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Surveillance in New Jersey - From Anthrax to Automation


In the summer of 2001, New Jersey (NJ) was in the process of developing surveillance activities for bioterrorism. On September 11, 2001, the U.S. suffered a major terrorist attack. Approximately a month later, Anthrax-laced letters were processed through a New Jersey Postal Distribution Center (PDC). As a result of these events, the state instituted simplistic surveillance activities in emergency departments (ED's). Over time, this initial system has developed into a broader, more streamlined approach to surveillance that now includes syndromic data e.g., Influenza-like illness (ILI) as well as the use of technology (automated surveys, real-time data connections, and alert analysis) to achieve surveillance goals and provide daily information to public health partners in local health departments and DHSS response colleagues.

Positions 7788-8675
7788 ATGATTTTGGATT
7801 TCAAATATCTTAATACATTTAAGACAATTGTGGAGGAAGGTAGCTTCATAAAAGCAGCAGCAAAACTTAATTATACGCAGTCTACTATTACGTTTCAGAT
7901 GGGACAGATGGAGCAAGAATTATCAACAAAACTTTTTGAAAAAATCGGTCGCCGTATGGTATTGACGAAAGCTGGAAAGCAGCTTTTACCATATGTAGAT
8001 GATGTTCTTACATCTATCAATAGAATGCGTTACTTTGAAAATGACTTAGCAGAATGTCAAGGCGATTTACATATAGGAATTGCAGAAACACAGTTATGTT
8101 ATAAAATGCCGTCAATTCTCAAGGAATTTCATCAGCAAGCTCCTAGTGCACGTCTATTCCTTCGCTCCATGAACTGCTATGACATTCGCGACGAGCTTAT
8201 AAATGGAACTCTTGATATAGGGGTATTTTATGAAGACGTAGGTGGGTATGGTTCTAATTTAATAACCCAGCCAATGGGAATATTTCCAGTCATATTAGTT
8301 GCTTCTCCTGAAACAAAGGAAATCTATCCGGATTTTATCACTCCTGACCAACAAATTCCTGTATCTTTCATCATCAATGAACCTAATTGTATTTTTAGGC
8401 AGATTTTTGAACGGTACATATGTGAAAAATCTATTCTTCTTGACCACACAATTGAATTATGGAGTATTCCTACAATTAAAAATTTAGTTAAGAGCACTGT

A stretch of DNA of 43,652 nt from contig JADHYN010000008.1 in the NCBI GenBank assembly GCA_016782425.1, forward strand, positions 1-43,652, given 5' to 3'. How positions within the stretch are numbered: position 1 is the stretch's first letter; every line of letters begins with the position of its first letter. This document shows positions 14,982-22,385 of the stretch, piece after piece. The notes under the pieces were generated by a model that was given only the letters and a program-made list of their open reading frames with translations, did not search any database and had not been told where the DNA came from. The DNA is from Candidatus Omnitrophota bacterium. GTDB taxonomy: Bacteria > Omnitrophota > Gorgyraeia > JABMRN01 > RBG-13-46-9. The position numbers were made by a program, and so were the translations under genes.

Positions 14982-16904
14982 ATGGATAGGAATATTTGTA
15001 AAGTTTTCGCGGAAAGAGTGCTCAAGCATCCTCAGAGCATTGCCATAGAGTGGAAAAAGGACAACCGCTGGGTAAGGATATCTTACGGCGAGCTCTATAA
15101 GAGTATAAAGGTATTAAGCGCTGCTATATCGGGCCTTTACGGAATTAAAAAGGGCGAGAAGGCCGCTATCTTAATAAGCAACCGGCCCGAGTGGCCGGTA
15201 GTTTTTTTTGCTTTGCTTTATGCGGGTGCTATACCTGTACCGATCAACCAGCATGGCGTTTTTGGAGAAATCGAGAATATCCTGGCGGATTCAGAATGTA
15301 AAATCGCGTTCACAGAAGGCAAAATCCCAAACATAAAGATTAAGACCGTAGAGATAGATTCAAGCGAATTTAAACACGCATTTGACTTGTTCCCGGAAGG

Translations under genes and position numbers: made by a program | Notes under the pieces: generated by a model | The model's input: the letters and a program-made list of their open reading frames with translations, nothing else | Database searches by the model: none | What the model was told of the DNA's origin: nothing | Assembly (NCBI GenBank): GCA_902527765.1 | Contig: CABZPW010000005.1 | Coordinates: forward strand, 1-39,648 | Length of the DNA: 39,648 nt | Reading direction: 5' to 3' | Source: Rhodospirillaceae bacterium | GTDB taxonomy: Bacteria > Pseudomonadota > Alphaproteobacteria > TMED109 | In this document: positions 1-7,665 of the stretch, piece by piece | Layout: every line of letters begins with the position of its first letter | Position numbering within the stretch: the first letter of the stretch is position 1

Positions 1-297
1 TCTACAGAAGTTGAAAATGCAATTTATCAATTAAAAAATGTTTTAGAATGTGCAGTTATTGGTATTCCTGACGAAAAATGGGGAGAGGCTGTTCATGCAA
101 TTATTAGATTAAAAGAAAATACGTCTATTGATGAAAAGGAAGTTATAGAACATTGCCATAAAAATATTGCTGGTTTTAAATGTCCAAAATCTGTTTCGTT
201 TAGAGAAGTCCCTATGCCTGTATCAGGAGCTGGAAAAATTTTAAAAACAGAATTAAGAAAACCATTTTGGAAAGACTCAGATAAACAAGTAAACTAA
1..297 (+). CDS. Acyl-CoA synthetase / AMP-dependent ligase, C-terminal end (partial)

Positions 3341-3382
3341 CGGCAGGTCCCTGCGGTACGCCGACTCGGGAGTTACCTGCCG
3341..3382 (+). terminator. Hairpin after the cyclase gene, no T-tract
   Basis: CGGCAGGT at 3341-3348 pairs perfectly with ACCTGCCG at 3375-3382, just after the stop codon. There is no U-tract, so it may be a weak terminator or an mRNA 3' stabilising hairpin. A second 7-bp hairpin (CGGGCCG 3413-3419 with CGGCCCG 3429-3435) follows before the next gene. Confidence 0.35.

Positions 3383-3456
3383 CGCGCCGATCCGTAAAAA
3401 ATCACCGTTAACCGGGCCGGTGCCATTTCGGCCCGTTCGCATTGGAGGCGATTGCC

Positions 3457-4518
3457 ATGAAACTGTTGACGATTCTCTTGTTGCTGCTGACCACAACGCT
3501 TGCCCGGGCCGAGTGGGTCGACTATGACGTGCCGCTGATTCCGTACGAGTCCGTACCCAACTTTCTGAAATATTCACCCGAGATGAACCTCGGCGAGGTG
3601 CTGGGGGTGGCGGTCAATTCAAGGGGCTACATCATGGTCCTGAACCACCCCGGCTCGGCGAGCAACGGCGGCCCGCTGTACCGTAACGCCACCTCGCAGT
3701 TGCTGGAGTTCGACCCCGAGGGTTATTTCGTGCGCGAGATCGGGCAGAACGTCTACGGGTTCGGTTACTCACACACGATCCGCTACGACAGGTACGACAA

To describe the improvements in New Jersey's Emergency Department surveillance system over time.

Submitted by elamb on